More pit stops doesn’t always mean more drama, and the Spanish Grand Prix proved exactly that as Lewis Hamilton and Mercedes flexed their muscles in response to Max Verstappen’s Silverstone win.
With high temperatures forecast throughout the weekend in Spain, all of the questions ahead of the race were surrounding Red Bull’s chances and whether they could repeat the kind of performance that they had shown just one week ago in the heat of the 70th Anniversary Grand Prix.
Verstappen’s third place on the grid put him in a solid position to find out, and the intrigue only grew when he jumped Valtteri Bottas off the line to run second behind pole-sitter Hamilton.
For a few laps the Red Bull sat close to the Mercedes but the ease with which Hamilton kept Verstappen out of DRS range was a telling sign of what was to come.
“Gap is beginning to close a little on Lewis,” said Verstappen’s engineer on lap five.
“Yeah I know, but he is just driving super slow,” came the reply.
Sure enough, Hamilton started to pull away as the soft tyre held up well for the first stint. No such tyre worries compared to Silverstone.
Stroll slips past Bottas as Hamilton leads at the start
Ahead, Hamilton remained out of DRS range of Verstappen, and tyre management appeared to be the order of the day for the top runners.
Bottas had dropped to fourth off the line as Lance Stroll displayed what is an often-overlooked strength of his, namely his racecraft on the opening lap. The young Canadian was squeezed on the inside as Bottas found himself sandwiched between the Racing Point and Verstappen, but Stroll judged it to perfection to sweep into third at Turn One.
It was to be a short-lived run there, as the activation of DRS saw Bottas re-take third by Turn One and scamper up the road after the leaders. Verstappen complained that his rear tyres were going off on lap 17, but Bottas was too far back to take advantage as Red Bull extended the stint – much to their driver’s annoyance – to ensure a first pit stop would release him into clear air ahead of Stroll and Sergio Perez in fourth and fifth respectively.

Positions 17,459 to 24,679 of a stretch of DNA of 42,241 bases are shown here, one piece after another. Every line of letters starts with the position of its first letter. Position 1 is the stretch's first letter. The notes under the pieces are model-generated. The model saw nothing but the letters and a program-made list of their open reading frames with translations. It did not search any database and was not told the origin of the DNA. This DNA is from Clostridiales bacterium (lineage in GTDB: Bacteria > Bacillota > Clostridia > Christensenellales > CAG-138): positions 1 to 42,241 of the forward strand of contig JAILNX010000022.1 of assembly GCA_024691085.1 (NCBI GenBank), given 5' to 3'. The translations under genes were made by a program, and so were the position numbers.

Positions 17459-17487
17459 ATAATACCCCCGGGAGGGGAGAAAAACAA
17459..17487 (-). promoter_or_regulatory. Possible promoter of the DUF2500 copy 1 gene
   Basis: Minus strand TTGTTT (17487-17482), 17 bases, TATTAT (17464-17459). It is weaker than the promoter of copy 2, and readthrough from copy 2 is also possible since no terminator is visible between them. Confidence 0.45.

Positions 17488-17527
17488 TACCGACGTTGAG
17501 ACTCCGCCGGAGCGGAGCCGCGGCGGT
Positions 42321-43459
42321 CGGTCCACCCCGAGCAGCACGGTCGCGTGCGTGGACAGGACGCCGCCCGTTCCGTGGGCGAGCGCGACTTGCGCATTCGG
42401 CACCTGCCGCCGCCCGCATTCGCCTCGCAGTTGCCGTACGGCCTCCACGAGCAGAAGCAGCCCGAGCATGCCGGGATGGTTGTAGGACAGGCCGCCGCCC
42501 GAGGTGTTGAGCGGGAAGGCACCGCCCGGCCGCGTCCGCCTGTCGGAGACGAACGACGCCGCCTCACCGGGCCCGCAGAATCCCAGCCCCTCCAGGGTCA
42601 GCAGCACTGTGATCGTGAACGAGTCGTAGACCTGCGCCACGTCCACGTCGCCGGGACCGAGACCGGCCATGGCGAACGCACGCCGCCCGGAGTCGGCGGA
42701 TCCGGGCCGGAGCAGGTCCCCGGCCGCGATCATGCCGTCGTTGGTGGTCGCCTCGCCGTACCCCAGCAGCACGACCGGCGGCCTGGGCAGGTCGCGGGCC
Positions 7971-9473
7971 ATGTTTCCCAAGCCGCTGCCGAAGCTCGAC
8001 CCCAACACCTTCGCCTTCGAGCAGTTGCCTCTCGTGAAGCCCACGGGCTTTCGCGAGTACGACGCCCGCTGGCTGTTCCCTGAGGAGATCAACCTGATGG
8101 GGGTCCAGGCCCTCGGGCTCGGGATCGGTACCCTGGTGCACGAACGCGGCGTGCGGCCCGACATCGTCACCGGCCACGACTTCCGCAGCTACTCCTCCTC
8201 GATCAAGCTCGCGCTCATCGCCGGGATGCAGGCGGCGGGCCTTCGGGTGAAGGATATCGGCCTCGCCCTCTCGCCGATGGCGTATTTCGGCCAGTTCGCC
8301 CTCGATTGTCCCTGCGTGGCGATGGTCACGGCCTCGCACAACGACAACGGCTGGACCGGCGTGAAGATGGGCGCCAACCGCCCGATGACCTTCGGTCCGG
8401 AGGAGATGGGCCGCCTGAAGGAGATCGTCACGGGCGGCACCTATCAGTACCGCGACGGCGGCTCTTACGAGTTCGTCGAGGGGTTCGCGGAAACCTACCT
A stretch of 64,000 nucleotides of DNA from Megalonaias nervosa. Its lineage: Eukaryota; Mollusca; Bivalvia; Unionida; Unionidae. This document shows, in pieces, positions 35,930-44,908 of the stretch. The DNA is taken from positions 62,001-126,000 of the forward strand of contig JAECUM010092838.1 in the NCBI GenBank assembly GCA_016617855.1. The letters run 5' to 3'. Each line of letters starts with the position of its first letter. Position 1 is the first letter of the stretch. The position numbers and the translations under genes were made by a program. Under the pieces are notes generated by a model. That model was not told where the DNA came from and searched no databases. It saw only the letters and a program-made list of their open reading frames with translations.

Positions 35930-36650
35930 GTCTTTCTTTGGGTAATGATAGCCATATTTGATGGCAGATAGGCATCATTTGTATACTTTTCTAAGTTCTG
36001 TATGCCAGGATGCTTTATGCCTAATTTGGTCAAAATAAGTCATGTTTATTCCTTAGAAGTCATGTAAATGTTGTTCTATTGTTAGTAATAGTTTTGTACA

The running order at the start of the race — and until the end
The two Racing Points were comfortably keeping Alex Albon at bay so Red Bull tried something different with the other car, but an early stop for hard tyres only dropped him into traffic. And as everyone knows, the Circuit de Barcelona-Catalunya is not an easy place to overtake at.
That was certainly true today, with the battle for the points seeing close running but no real wheel-to-wheel battling. Ferrari was already struggling before Charles Leclerc spun at the chicane just after halfway and failed to get moving for a while, with the team saying an electrical issue caused the power unit to switch off.
The bizarre moment threatened to bring out a safety car that could have spiced the race up, but Leclerc was able to get going again. The problem was he had just given up on restarting the car and so had undone his seatbelt, forcing him to come back to the pits where Ferrari opted to retire.
Seatbelt scramble: Mechanics attend to Leclerc’s restraints in the pits
Emiliano Morenatti/Pool via Getty Image
There was little in the way of offset strategies, as only McLaren opted for two stints on the softs to start with before switching to mediums, with the rest of the field changing compounds at their first stop. Regardless, the tyre delta was rarely big enough to induce overtaking moves, and it was all pretty processional.
A risk of rain also teased viewers without throwing in an added variable as a heavy thunderstorm skirted just five kilometers away from the track. Verstappen had noted the dark clouds first but all it served to do was force Hamilton to show more of the pace that he had in hand in order to cover off against a potential late twist.
His one moment of concern came after Antonio Giovinazzi barged his way past Romain Grosjean at Turn One, with slight contact in the battle for 16th breaking something off Grosjean’s car. The carbon was left on the exit of Turn Two and Hamilton hit it, but after reporting it to his team there was no damage.
“There was one moment when I think someone’s wing was on the exit of Turn Two and I went through it,” Hamilton said. “It was right where my right front would normally go, it was a big flap, and luckily at the last second I just managed to put it underneath the car.
“But other than that, no [worries]. It was a great, incredible effort from the team, which I’m so thankful for. It was a real shock for us I think, we were not expecting tyre performance to be as it was today and I know on my side I planned to manage the tyres like I did and sometimes you do but it doesn’t work out as you planned. Sometimes you have more deg than you thought but I had much better deg today than I did through P1 and P2 and I think that’s ultimately what made the difference.”
“Spectacular tyre management” Hamilton was told after crossing the line. “I was in a different zone there,” he replied. “I didn’t even know it was the last lap.”